My purpose in writing this is not to accuse the Church of anything, but to wake up those members who don’t believe child abuse happens in our community. It does. It absolutely does. Unfortunately what I see in LDS circles is a lot of burying of heads in the sand because people are either in denial that child abuse, and especially child sexual abuse, could be a problem in their community. It’s a problem in every community. And when known child predators are being asked to produce videos for our holiest of places, we need to stop and demand better of our leaders. I’m sorry, but we do not have the gold standard in protecting against child abuse in the Church. Just the child abuse statistics in Utah alone prove that.

During this month, I’m asking all of you what you can do to help eradicate child abuse in our communities. The motto for us CASA volunteers is “I am for the Child.” Can you please also be for the child? Can you put the safety and welfare of children ahead of your loyalty to family members, friends, church members, and institutions? In Utah, all adults are mandatory reporters of child abuse. The National Child Abuse Hotline to report child abuse in the United States if 1-800-4-A-CHILD (1-800-422-4453).

And remember, when you see a blue pinwheel on a lawn, know that that precious young person could have been spared abuse, and possibly death, if only one person had spoken up and had been for the child.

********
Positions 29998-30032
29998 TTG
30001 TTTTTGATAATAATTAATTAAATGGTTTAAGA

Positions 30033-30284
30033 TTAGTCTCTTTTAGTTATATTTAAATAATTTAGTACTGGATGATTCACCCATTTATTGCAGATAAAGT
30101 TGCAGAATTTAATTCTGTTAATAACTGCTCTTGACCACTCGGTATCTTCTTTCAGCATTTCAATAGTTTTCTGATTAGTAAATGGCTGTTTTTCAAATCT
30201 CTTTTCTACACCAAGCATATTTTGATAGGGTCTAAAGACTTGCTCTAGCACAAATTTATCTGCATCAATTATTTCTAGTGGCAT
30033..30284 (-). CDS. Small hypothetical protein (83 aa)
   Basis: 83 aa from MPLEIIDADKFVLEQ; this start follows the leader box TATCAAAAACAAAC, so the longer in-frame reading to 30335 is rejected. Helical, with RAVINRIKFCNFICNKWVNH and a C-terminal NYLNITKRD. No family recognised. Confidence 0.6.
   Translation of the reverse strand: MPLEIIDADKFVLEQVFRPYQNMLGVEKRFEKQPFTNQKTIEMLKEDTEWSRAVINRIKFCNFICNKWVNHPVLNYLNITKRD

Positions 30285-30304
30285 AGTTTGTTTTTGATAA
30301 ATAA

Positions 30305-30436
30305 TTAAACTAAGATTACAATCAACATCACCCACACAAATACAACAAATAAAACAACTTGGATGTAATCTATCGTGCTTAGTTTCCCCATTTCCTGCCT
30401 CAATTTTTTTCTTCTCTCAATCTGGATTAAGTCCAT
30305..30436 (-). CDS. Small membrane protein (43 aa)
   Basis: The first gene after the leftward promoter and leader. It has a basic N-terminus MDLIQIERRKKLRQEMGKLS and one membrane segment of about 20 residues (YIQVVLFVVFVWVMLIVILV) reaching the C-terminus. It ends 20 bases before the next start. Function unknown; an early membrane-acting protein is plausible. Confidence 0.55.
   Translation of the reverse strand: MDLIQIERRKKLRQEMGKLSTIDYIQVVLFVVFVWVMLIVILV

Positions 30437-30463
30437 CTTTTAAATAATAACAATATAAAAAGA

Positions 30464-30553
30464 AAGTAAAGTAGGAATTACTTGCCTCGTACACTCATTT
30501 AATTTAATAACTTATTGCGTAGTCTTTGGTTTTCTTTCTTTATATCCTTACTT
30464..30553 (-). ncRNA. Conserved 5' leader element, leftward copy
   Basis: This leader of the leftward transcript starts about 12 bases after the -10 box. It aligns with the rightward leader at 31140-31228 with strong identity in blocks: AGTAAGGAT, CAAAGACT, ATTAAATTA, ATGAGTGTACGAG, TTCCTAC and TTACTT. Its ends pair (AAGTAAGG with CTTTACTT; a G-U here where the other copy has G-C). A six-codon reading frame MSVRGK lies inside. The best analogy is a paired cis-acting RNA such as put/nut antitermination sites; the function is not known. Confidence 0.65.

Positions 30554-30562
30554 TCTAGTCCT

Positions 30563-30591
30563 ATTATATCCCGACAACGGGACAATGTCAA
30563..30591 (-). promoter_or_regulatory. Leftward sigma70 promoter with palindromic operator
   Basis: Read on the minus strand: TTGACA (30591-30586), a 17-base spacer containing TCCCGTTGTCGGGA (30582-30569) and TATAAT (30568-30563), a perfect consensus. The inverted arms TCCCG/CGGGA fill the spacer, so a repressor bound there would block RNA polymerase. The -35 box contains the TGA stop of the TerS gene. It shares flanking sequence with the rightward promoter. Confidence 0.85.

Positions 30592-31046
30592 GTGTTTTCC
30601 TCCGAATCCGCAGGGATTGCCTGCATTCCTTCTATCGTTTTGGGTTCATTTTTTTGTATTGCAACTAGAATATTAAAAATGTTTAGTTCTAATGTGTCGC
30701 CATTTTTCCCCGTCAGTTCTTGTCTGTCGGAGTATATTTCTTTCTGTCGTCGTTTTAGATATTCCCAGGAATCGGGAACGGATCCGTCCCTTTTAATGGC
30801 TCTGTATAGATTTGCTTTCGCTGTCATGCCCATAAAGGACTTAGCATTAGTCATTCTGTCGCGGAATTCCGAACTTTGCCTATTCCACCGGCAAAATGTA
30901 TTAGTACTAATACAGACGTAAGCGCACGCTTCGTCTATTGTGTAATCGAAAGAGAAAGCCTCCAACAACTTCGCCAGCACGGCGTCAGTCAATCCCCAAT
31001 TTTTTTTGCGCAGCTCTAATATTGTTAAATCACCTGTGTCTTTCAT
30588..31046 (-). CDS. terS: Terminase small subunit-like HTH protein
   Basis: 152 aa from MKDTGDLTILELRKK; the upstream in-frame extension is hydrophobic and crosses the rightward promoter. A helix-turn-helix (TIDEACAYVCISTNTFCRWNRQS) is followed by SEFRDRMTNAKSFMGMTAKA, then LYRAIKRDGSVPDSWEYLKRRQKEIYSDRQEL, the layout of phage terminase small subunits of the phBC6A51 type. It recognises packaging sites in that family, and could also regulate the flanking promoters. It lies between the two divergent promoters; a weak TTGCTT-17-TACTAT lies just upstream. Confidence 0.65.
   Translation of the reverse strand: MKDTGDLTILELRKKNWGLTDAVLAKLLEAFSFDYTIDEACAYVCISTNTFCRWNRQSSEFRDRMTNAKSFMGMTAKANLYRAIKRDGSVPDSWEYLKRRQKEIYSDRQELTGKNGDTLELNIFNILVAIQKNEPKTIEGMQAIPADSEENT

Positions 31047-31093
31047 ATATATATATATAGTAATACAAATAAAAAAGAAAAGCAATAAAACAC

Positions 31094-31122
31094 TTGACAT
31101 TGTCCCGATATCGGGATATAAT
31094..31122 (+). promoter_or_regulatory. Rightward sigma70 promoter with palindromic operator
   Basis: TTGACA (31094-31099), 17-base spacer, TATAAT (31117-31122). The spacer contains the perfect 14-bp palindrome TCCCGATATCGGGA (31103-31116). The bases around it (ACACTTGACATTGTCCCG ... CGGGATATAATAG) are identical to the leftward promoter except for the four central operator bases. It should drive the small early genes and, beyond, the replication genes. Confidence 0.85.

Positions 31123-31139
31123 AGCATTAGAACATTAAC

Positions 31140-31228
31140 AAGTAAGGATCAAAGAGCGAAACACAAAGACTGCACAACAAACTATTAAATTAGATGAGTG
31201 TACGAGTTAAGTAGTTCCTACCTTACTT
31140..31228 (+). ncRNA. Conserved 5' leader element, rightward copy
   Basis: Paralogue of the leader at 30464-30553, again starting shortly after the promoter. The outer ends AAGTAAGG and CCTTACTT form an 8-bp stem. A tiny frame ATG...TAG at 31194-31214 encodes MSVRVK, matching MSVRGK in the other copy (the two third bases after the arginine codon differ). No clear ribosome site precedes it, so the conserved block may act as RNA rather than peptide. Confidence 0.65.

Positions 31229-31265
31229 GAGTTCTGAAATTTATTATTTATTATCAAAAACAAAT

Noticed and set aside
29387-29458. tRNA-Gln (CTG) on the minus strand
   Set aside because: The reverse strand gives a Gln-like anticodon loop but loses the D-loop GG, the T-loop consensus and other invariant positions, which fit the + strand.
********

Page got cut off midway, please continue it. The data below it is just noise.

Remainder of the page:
Risa is a full-time social worker in child abuse prevention, a part-time graduate student, and a mother of 4. In her spare time she is a voracious reader, snarker, and subversive cross-stitcher.

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10 Responses

  1. Abby Hansen says:

    Somehow I’ve missed that most recent charge to Sterling Van Wagenen from this past week. How terrible! I live in Utah, and I’m probably guilty of being casual with where my kids go to play. This is a good reminder for all of us, and especially me. Thanks.

  2. Thank you soo much for writing this! It’s been weighing heavy on my heart and I want to do something to help the children. I’m concerned by the lack of effort made to address this in our church. It’s distressing to me that we focus more energy on dress codes etc and nothing has been done on this. And what happens with all those cases against leaders abusing children? Why don’t we hear about what’s being done? What stance does the church take when these cases come up? Are they helping the child or the leader? Do our tithing funds get used to pay these people to remain silent? So many questions I have and nowhere to ask them. It’s weighing heavy on me to do something so thank you for a very well written article. Keep doing the work of angels! God bless!